In Politics, the colored woman is going to vote. This is our chance. Away with the old regime, the pothouse politician and white bribery. Let us form clubs and study government in city, county, state and nation. Let us know the law and the officials and their duties. Let us keep continual and rigid tabs on every candidate. Away with parties—what we want is men. Away with promises—what we want is deeds. Study, learn, register and vote. Vote at every election and see that every friend of yours votes. Pay your poll taxes and register. Do not vote for a party. Never vote a straight ticket. Vote for men and measures—not for parties. But above all, vote! Let every Negro man and woman, always and everywhere, vote.


IT is given to few persons to transform a people in a generation. Yet this was done by the late Madame C. J. Walker. She found a folk who for generations had neglected the hygiene of the hair. They did not usually wash and cleanse it regularly, they did not give it light and air, they did not comb and brush it sufficiently, they did not stimulate and keep healthy the scalp.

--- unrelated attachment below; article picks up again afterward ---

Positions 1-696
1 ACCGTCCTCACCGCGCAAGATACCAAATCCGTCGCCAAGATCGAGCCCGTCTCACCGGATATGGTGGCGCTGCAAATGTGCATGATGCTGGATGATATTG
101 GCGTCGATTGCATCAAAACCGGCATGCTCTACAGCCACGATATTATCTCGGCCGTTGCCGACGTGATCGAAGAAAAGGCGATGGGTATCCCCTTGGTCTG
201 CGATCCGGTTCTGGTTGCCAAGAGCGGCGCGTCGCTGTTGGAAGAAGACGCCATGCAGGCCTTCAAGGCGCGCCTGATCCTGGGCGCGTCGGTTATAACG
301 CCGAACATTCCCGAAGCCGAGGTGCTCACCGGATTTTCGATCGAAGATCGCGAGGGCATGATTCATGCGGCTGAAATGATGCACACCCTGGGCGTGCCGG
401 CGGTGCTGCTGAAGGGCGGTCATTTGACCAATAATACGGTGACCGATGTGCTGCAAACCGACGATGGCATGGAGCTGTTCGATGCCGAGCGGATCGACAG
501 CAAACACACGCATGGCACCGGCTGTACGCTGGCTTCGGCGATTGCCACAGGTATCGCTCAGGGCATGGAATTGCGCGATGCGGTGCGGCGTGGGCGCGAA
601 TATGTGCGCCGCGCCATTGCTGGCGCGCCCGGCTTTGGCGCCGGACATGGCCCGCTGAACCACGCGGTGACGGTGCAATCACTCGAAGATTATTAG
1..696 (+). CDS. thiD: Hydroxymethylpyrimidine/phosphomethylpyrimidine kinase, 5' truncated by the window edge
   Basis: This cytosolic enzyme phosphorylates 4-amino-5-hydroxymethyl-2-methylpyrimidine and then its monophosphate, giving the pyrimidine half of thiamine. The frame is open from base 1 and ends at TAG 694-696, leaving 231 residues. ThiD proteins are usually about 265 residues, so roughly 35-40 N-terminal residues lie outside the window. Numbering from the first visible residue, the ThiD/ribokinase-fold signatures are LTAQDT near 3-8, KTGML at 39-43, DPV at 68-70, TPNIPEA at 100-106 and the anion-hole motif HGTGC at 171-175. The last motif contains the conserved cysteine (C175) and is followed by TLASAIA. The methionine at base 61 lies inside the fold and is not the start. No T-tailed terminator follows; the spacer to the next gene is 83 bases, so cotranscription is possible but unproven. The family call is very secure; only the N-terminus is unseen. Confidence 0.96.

Madame Walker came with a homely recipe: thorough and periodic cleansing of the scalp and hair, careful drying and oiling and dressing with hot "curling" irons. The latter part of the method—the least important or necessary—was at first seized upon by black and white as the subject of much merriment and many jokes. Negroes were said to be "straightening" their hair in order to imitate white folk. This led to some modifications of the methods used, leaving more of the natural curl in the hair and using less oil. The essential part, cleansing and brushing, remained and it is not too much to say that this revolutionized the personal habits and appearance of millions of human beings. Madame Walker made and deserved a fortune and gave much of it away generously. She deserved well of the world, and may her rest be Peace.


TERCENTENARY celebrations are in full swing throughout the United States, and others are being planned. The largest single celebration is that of the M.E Church, in Columbus, Ohio, held primarily to celebrate one hundred years of Methodism.

Persons and churches interested in programs for the month of August may write to the Editor of THE CRISIS.
Please note that the language and terminology used in this collection reflects the context and culture of the time of its creation, and may include culturally sensitive information. As an historical document, its contents may be at odds with contemporary views and terminology. The information within this collection does not reflect the views of the Smithsonian Institution, but is available in its original form to facilitate research. For questions or comments regarding sensitive content, access, and use related to this collection, please contact